Cloches: A Spring Break For Plants

Photo credit to Photo by Gamnor57 on Flickr, 2006. I do like the stainless steel aesthetic and old-fashioned, French glass cloches.

Cloches, the bell-shaped plant coverings made from glass or plastic, can be used indoors too to speed up the growth of all your plants — your new garden vegetable seedlings and flowers that you will bring out soon and your older house plants whose cuttings you might take or want to encourage to grow.

April is a month of moody weather. Count on different light conditions, rapidly changing temperatures, unpredictable water downpour, and if you live in the North, the occasional ice and hail storms and snow flurries too. Indoors, we can control the watering. But gloomy skies and sudden drops in temperature affect the climate indoors too. By putting your plants under a cloche for a few weeks, you will stabilize their growing conditions both indoors and for the hardening indoors-outdoor stints. That will boost their growth. 

Plants and humans have had a close relationship since time began. We like similar things; only most plants prefer it a tad more humid and a tad warmer than we do. As day light increases, plants go into a growth spurt. You can support their season of rapid growth by keeping them moist and warm. They will reward you with vigorous and very healthy growth.

Even common, low maintenance house plants like pothos and philodendron and prolific, and in their habitat invasive, growers like tradescantia benefit from a period under a cloche.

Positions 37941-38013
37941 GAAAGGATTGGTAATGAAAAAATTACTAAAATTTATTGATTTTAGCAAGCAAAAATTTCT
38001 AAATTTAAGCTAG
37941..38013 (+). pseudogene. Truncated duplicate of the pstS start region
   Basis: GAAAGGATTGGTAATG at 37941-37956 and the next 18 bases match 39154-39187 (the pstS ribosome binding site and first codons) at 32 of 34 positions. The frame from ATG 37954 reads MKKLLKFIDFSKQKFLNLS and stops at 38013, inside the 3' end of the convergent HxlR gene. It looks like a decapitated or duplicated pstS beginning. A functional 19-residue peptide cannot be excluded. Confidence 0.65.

Cloches do let plants look groovy. I call it the “Welcome, Spring” look. 

The attractive terrarium-upside down addition to a plant pot will serve as a visual reminder to check up on your seedlings and young vegetables too. You will appreciate the reminder! Time speeds up in spring, almost everyone gets busier, and there is always more to do than you expect and more going on than you could have planned.

If you like to DIY, you can make cloches from glass bottles, vinegar bottles or plastic beverage bottles. In winter, or whenever you have fewer time and budget constraints, browse for cloches second hand and in thrift stores. The dollar store offers many possibilities too. Those are affordable and accessible to everyone. I am not a fan of plastic, but in urban gardens, cloches made from plastic are probably the most practical choice. Light-weight, pet-and-child-friendly, pretty unbreakable and easy to clean, and versatile, they fit into many hanging baskets as well, and you can use them for years.

1 April 2021

#cloches #gardening #growing #growingfood #indoorsgardening #homejungle #protection #microclimate

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